From its fascinating (albeit confusing) penguins-turning-into-musical notes opening sequence to its campy but catchy score by Barry Manilow, the film contains some charms that keep it from being a total disaster. This is particularly true of the voice cast, including Martin Short as the heroic yet awkward Hubie and Annie Golden as the delightful Marina, who are all trying their best to work with what they were given. 

The thing that weighs "The Pebble and the Penguin" down is its obsession with trying to top what Disney had done a few years prior. From the clear influence of "Beauty and the Beast's" Gaston on Tim Curry's character, Drake, to the frustrating comedic sequences between Hubie and his rough-around-the-edges friend, Rocko (Jim Belushi), the movie ultimately feels like the result of rivalry rather than a genuine piece of creativity. Considering Bluth's history with the House of Mouse, it feels all the more frustrating to notice. 

All Dogs Go to Heaven

Though some Don Bluth projects contain an overall sweetness, a few are filled with more dark than light. For example, take the mixed bag that is "All Dogs Go to Heaven," a movie that, while visually fascinating, is downright horrifying. When your film centers on a criminal dog trying to escape going to hell while simultaneously involving a little orphan girl in a gambling ring, let's just say it's hard to feel any warmth towards its narrative.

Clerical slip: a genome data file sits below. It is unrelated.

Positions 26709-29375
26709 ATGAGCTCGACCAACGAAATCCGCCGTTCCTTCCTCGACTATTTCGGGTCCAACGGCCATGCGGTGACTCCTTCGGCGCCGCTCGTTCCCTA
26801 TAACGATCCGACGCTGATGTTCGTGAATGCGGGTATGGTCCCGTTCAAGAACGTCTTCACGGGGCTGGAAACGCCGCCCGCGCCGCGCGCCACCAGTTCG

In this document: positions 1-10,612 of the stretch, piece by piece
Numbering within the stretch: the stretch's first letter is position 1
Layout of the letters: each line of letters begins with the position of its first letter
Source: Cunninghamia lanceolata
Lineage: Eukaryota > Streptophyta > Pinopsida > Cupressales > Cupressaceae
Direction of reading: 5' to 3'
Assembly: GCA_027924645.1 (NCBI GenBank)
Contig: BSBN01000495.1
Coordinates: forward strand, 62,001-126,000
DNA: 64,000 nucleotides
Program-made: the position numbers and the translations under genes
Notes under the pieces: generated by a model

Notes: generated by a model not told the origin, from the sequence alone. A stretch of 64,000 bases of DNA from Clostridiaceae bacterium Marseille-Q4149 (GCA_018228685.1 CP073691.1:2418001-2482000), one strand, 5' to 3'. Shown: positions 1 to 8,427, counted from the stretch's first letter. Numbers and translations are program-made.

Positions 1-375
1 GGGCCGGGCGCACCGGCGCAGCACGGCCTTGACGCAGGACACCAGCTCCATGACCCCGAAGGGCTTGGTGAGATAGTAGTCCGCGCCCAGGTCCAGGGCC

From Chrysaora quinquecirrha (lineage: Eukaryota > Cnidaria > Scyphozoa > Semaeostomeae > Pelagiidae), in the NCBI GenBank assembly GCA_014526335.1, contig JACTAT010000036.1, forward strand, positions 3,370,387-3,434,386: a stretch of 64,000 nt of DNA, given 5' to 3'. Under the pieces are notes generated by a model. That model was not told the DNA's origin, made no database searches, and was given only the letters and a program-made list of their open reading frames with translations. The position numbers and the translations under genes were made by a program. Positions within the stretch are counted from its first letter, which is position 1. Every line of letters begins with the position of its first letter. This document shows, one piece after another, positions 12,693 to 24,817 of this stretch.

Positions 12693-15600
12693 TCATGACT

This isn't helped by the film's ensemble of mostly unlikable characters. Charlie, our lead dog (voiced by Burt Reynolds), has about as much charm as a cold meal at Applebees. Yes, Reynolds provides some tender moments during the film's emotional conclusion, but before the finale, there's a lot of evidence that makes it easy to wish for Charlie's downfall. Plus, Dom Deluise's Itchy is more of a jerk than an adorable sidekick, Vic Tayback's Carface is utter nightmare fuel, while Loni Anderson's Flo is the only sensible character in the movie. 

Despite the film's treasure trove of unpleasantries, it's hard to deny the effort and creativity Bluth and his team put into the project. Certain shots are stunning, while specific scenes (like the iconic Alligator moment) warrant a place in animation history. It's just a shame that these elements are paired with such a frustrating story and some of the worst music in Bluth's filmography.


When it comes to Don Bluth movies, "Thumbelina" is the best example of the director playing it safe. Released in 1994, it came out during the height of Disney's Renaissance, the time when "Beauty and the Beast," "Aladdin," and many other romantically charged, fairytale-inspired movies from the House of Mouse were dominating the box office. It makes sense that Bluth and co-director Gary Goldman wanted a piece of the princess merchandise-driven pie. Unlike "Anastasia," "Thumbelina" has many more odd elements by comparison.